a displacement component, one end of said displacement component being driven to move in said first direction by said first spiral stage when said columnar body makes said forward rotation and also being driven to move in said second direction by said second spiral stage when said columnar body makes said reverse rotation, thus causing another end of said displacement component to actuate a door lock latch mechanism; and

wherein said columnar body is rotated to return to its original position via a rebounding force of a spring after being driven to rotate a specific angle by said motor, and said displacement component, first spiral stage and second spiral stage are set for their mutual positional relations so as to prevent said one end of said displacement component from coming into contact with said first and second spiral stages at least when said columnar body is in said original position after rotating back thereto.

2. An actuator for a door lock mechanism comprising:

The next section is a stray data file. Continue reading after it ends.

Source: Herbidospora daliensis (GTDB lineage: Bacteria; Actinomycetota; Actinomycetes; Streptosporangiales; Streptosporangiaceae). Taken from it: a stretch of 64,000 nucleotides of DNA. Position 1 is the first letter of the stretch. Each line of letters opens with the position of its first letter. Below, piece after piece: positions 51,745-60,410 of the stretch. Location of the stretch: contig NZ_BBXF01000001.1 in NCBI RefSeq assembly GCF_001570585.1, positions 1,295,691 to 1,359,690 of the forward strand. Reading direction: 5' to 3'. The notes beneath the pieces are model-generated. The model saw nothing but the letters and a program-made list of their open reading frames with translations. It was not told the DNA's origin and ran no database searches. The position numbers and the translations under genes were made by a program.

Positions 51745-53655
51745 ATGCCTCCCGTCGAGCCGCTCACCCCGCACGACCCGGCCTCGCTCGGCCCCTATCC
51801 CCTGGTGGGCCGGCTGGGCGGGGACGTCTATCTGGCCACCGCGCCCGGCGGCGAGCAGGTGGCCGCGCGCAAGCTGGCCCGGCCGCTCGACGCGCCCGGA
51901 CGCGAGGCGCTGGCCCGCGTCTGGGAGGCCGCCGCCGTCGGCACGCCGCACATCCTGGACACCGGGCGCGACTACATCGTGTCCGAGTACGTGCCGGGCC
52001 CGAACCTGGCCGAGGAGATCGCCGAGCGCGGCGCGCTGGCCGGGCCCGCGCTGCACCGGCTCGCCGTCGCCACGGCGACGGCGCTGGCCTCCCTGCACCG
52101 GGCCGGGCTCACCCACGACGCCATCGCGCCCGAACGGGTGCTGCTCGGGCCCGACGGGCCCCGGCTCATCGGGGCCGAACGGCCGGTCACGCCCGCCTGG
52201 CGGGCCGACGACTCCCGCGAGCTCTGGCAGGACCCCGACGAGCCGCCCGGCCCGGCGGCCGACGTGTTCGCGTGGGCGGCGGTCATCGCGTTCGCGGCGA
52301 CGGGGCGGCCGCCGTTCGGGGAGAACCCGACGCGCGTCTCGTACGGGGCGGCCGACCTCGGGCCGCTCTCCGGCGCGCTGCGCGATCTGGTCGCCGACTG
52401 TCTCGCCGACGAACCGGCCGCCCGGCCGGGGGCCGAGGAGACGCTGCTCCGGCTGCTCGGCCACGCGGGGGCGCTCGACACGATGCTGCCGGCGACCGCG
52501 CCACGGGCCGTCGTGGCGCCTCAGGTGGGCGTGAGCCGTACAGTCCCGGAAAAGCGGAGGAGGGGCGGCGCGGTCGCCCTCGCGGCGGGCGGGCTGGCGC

a motor that rotates reciprocally in response to a control signal supplied thereto;

a columnar body driven to rotate by said motor, said columnar body having, on the peripheral surface, a first spiral stage, which provides and upward gradient in a first direction along a center axis of said columnar body when said columnar body rotates in a forward direction, and a second spiral stage, which provides an upward gradient in a second direction along said center axis of said columnar body when said columnar body rotates in a reverse direction; and

a displacement component, one end of said displacement component being driven to move in said first direction by said first spiral stage when said columnar body makes said forward rotation and also being driven to move in said second direction by said second spiral stage when said columnar body makes said reverse rotation, thus causing another end of said displacement component to actuate a door lock latch mechanism; and

wherein said first spiral stage and said second spiral stage are formed in such a manner that a lead angle of spiral portions of said spiral stages is changed gradually relative to an outer circumferential surface of said columnar body which is in a conical shape.
Description



BACKGROUND OF THE INVENTION

1. Field of the Invention

The present invention relates to an actuator for a door lock mechanism used for, for example, an automobile.

2. Prior Art